Wednesday, July 23, 2014





Prove us wrong in our predictions


February 19. 2013 5:45PM
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THE STARS HAVE been intentionally aligned by the Wilkes-Barre Area School Board, allowing even the most casual observer to make a few depressing predictions.


To recap: The board's new majority has a) short-circuited a wide-reaching search and hired the in-house candidate as superintendent and b) shamelessly approved a hiring policy devoid of any anti-nepotism teeth and bumping the maximum number of candidates offered for board consideration in filling any post from three to five.


With this past as prologue, the majority's future trajectory is easy to project.



Prediction 1: At the Dec. 3 reorganization meeting, when the nine members vote for officers who will steer the course for the coming year, one of the feckless five (Louis Elmy, Dino Galella, Phil Latinski, Robert Corcoran and John Quinn) will be elected board president. This makes it possible to fulfill …



Prediction 2: The new president will marginalize influence of minority members by appointing like-minded members to board committees, particularly any committee involved in hiring, thus facilitating …



Prediction 3: At some point there will be a need to hire a new math teacher and Quinn's son will be one of the five top candidates submitted for board consideration. Likewise, the wives of Elmy and Corcoran, currently employed by the district but denied what amounted to promotions by the old majority, also will be among the top five for positions. Galella's son and daughter, teachers in the district for years, might benefit as well by landing positions/titles that supplement their incomes.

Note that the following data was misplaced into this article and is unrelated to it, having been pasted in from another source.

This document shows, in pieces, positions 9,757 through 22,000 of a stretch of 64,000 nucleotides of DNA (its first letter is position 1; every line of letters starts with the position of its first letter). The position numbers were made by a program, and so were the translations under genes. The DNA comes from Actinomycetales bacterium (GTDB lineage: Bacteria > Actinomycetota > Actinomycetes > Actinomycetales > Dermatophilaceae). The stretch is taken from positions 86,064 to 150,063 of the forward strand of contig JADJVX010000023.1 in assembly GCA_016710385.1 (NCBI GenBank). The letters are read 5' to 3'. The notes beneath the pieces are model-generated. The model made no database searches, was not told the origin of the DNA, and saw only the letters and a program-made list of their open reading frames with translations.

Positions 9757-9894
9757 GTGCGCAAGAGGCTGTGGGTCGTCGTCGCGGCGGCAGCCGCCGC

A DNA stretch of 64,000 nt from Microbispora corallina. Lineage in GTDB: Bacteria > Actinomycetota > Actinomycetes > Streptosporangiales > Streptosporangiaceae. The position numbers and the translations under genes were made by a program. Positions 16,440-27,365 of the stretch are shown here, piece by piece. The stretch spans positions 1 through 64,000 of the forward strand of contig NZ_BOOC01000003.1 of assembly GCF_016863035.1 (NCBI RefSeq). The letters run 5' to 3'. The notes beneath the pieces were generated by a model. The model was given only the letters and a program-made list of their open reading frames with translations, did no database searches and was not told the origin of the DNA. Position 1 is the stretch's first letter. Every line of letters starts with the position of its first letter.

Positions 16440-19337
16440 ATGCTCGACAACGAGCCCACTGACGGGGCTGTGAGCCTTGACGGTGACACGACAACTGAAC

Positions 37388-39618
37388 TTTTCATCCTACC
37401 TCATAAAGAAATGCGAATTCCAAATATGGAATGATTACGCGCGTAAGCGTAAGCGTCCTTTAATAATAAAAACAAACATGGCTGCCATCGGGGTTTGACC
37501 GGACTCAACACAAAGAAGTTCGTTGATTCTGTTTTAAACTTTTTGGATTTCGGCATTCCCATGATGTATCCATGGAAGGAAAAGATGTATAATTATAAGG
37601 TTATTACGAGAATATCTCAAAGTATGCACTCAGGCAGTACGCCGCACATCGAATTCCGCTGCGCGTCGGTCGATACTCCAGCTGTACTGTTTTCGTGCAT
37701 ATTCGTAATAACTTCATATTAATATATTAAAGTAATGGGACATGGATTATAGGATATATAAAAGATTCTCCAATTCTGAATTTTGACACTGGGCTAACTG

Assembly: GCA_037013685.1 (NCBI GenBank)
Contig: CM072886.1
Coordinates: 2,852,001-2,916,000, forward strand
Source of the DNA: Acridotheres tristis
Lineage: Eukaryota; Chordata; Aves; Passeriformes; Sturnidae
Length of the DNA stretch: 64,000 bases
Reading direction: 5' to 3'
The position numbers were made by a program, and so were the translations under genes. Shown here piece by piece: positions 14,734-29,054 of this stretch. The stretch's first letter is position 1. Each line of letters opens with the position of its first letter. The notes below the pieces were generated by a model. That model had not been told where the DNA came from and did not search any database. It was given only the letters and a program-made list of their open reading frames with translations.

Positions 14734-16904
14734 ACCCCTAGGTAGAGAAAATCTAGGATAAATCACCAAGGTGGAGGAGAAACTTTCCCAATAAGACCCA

Assuming the affected board member abstains from voting for his relative, and assuming the four in the minority continue to vote against hiring relatives, there are two more prognostications.



Prediction 4: Board relatives will come up for votes without having their names on the printed agendas (remember that the president has ultimate control of the agenda), either by filling in spaces left blank in those agendas, or by moving to make the appointments under New Business or some similar non-agenda tactic, and …



Prediction 5: Board relatives will come up for votes at meetings where at least one minority member is absent, thus assuring a 4-3 vote even when the related board member abstains (a 4-4 vote with one abstention is legally deemed as a failure of any motion).


The challenge to the new majority is glaringly simple:


Prove us wrong.




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